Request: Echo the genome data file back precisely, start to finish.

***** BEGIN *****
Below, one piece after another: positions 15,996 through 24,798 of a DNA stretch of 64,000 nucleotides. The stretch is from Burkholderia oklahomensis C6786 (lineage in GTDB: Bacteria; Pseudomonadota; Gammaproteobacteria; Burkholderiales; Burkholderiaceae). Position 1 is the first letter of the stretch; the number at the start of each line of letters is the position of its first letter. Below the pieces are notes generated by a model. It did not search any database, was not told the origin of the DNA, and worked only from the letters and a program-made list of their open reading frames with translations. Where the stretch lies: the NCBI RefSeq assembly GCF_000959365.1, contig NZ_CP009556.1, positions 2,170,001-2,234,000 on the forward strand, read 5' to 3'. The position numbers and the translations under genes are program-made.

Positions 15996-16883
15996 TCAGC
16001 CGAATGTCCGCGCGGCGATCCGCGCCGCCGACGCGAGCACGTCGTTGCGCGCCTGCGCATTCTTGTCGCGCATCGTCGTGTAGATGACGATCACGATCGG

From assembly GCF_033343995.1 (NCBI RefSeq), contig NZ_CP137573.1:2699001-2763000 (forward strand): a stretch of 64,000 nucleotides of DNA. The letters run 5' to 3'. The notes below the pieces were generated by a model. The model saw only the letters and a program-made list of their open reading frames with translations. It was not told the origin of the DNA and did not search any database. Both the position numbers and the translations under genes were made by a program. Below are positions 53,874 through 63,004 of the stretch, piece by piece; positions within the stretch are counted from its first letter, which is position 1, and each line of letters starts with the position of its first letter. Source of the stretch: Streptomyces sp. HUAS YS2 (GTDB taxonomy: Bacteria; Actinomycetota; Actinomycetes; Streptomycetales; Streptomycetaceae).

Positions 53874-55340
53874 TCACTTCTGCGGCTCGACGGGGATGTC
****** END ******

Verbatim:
Below, one piece after another: positions 15,996 through 24,798 of a DNA stretch of 64,000 nucleotides. The stretch is from Burkholderia oklahomensis C6786 (lineage in GTDB: Bacteria; Pseudomonadota; Gammaproteobacteria; Burkholderiales; Burkholderiaceae). Position 1 is the first letter of the stretch; the number at the start of each line of letters is the position of its first letter. Below the pieces are notes generated by a model. It did not search any database, was not told the origin of the DNA, and worked only from the letters and a program-made list of their open reading frames with translations. Where the stretch lies: the NCBI RefSeq assembly GCF_000959365.1, contig NZ_CP009556.1, positions 2,170,001-2,234,000 on the forward strand, read 5' to 3'. The position numbers and the translations under genes are program-made.

Positions 15996-16883
15996 TCAGC
16001 CGAATGTCCGCGCGGCGATCCGCGCCGCCGACGCGAGCACGTCGTTGCGCGCCTGCGCATTCTTGTCGCGCATCGTCGTGTAGATGACGATCACGATCGG

From assembly GCF_033343995.1 (NCBI RefSeq), contig NZ_CP137573.1:2699001-2763000 (forward strand): a stretch of 64,000 nucleotides of DNA. The letters run 5' to 3'. The notes below the pieces were generated by a model. The model saw only the letters and a program-made list of their open reading frames with translations. It was not told the origin of the DNA and did not search any database. Both the position numbers and the translations under genes were made by a program. Below are positions 53,874 through 63,004 of the stretch, piece by piece; positions within the stretch are counted from its first letter, which is position 1, and each line of letters starts with the position of its first letter. Source of the stretch: Streptomyces sp. HUAS YS2 (GTDB taxonomy: Bacteria; Actinomycetota; Actinomycetes; Streptomycetales; Streptomycetaceae).

Positions 53874-55340
53874 TCACTTCTGCGGCTCGACGGGGATGTC